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'A hunter's hope' - Snaring birds in warring Afghanistan

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'A hunter's hope' - Snaring birds in warring Afghanistan
Jan Agha, 49, an Afghan hunter, carries artificial cranes at a field in Bagram, Parwan province, Afghanistan April 10, 2019. Picture taken April 10, 2019. REUTERS/Mohammad Ismail   -   Copyright  MOHAMMAD ISMAIL(Reuters)
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By Hameed Farzad

BAGRAM, Afghanistan (Reuters) – As the early morning light breaks over the plain north of Kabul, bird hunter Jan Agha checks his snares as he has done for the past 30 years, hoping to catch a crane, using a tethered bird to lure others down to the nets.

Bird hunting is an ancient sport in Afghanistan, where local and migrating species have flocked for thousands of years and where even amid the chaos of the past 40 years of conflict, the tradition persists.

“I have learned different types of hunting from my ancestors because they were hunters too,” said 49-year-old Jan Agha, a farmer in Parwan province.

“Some of my sons have learned hunting from me and I hope to see at least two of my sons become hunters so my name is remembered and people know my sons after my death.”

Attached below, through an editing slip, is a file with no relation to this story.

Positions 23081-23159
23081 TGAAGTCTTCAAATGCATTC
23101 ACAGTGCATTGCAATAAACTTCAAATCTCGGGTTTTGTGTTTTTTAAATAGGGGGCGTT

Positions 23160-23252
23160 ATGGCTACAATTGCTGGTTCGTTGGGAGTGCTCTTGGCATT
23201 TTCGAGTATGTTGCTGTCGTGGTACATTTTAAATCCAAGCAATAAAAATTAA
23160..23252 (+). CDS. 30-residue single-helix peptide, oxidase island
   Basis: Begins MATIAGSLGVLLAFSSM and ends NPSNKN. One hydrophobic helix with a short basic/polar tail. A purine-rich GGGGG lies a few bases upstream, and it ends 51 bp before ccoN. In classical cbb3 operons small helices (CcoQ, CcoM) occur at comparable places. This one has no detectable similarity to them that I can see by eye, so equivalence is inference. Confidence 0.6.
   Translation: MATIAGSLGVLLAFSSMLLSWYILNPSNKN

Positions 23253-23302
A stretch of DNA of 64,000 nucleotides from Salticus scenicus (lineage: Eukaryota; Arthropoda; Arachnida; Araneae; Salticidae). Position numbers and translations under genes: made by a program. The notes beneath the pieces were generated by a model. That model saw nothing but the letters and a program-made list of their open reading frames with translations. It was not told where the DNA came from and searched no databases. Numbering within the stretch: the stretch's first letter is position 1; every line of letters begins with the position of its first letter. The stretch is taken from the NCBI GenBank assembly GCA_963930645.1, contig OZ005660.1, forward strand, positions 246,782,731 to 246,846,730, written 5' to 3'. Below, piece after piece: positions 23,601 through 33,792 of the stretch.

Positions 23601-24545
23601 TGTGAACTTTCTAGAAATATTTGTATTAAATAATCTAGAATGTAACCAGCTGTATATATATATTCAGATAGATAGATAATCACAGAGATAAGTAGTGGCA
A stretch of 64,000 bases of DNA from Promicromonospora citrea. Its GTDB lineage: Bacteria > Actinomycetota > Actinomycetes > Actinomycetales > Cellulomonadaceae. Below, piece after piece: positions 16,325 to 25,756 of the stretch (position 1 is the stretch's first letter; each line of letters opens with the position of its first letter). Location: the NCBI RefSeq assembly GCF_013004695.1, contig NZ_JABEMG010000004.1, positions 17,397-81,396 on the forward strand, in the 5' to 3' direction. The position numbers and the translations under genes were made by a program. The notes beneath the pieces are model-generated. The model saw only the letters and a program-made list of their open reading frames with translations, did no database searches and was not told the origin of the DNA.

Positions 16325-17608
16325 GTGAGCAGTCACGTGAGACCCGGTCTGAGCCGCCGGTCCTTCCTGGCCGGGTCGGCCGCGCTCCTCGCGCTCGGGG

The war has left much of the environment near Kabul devastated with uncleared mines, pollution, uncontrolled building and general neglect. Only in the last few years has there been an effort to restore areas like the former royal hunting grounds at Kol-e-Hashmat Khan in the city’s southwest.

Spring is the season of cranes, which the hunters try to catch alive in snares, using a specially trained tethered bird whose cries attract passing flocks.

“I like this crane because it won’t be silent when the other big groups of cranes come, and it always forces them to come down. I like it because he is really a hunter bird.”

With environmental controls virtually non-existent, there is little check on how many birds are caught or shot and Jan Agha, who started hunting when he was around 12 or 13, reckons he has taken more than 1,000 cranes and an uncountable number of quails, ducks hawks and sparrows.

The birds are usually taken to shops near the town of Bagram or to Kabul itself, where there is a popular bird market in the centre of the old city.

For Jan Agha, hunting is a relief, taking him out of the daily round and into the harshly beautiful countryside, where groups of hunters set out in the night, picnicking at night in the desert before testing their skills at dawn.

“The pleasure of hunting is to be in open space. I like the mountain, desert, shotgun and being awake during the night to hunt,” he said. “The pleasure of hunting is to be a success in it. A hunter’s hope is hunting. Being a success in every job in the world has a special pleasure.”

(Writing by James Mackenzie; Editing by Michael Perry)

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